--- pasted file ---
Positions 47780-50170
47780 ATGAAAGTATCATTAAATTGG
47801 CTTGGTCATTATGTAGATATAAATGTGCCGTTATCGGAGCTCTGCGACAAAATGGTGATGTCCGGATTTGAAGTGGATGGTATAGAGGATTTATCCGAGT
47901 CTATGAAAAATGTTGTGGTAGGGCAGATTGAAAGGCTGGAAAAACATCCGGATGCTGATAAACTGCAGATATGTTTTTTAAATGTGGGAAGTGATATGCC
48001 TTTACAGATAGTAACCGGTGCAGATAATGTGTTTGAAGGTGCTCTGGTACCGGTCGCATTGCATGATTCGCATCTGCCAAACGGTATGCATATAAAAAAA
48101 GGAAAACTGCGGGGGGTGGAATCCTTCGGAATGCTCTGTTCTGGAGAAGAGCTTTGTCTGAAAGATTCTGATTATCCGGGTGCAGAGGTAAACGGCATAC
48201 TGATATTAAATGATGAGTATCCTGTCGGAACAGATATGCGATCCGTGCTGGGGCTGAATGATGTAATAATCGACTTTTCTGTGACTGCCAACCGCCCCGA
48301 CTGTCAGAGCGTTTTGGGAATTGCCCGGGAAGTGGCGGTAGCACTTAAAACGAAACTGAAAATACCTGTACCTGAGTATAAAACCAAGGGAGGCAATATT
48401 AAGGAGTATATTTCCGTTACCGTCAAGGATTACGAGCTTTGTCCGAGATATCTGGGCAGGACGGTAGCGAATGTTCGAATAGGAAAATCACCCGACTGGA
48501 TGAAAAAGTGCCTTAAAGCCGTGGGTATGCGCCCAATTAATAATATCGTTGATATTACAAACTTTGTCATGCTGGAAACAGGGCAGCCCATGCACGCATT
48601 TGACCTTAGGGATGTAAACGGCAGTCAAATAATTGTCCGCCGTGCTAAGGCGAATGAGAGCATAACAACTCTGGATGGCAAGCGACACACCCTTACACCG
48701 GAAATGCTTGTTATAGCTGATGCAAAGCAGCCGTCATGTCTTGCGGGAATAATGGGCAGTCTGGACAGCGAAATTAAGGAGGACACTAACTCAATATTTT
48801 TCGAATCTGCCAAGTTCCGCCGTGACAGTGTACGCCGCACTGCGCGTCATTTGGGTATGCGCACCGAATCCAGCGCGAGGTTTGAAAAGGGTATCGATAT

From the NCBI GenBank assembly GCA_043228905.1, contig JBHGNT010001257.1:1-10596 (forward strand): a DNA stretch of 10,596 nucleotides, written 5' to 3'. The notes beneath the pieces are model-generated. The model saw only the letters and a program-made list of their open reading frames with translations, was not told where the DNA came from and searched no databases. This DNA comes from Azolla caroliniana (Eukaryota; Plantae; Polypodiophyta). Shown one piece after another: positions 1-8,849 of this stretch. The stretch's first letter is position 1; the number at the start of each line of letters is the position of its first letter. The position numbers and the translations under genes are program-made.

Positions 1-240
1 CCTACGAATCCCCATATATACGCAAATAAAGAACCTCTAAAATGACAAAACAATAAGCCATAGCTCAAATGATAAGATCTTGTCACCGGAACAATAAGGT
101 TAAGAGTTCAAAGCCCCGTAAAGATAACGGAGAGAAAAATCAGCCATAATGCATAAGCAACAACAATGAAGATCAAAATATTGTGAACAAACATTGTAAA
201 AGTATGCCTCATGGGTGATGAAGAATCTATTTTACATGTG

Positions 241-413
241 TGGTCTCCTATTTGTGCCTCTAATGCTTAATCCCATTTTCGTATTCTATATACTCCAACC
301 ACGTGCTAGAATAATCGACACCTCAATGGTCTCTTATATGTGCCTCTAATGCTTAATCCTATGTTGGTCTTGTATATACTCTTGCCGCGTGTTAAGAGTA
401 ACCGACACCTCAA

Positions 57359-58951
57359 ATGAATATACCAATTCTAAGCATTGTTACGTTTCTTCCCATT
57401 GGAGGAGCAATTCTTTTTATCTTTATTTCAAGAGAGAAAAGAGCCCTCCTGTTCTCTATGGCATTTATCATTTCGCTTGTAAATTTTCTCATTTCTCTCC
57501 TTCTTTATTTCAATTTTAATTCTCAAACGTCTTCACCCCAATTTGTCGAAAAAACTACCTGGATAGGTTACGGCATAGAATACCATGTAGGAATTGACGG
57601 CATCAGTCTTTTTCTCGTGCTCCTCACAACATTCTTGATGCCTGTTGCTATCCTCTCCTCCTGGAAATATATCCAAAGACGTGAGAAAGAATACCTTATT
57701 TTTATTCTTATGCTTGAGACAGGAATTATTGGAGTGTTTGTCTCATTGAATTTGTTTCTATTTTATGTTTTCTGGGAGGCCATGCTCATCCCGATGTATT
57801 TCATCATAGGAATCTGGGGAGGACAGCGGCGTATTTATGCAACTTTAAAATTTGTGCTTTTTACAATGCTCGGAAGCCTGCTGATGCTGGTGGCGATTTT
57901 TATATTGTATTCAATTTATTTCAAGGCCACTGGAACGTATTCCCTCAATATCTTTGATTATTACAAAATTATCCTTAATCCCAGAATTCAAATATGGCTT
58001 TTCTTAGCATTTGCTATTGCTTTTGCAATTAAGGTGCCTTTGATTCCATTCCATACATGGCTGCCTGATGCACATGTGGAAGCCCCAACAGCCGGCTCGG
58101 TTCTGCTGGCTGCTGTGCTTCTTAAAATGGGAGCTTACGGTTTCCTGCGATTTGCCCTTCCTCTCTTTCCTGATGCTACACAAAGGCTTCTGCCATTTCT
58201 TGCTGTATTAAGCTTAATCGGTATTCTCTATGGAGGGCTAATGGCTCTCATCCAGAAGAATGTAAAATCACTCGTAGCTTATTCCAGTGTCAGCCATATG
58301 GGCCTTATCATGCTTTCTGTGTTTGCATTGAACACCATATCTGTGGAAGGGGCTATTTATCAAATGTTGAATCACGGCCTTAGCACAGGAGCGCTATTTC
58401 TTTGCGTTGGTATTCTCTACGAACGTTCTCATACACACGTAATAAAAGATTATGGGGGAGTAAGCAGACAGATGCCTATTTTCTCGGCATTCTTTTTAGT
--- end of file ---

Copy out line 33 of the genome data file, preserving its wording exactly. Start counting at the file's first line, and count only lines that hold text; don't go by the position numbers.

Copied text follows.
58201 TGCTGTATTAAGCTTAATCGGTATTCTCTATGGAGGGCTAATGGCTCTCATCCAGAAGAATGTAAAATCACTCGTAGCTTATTCCAGTGTCAGCCATATG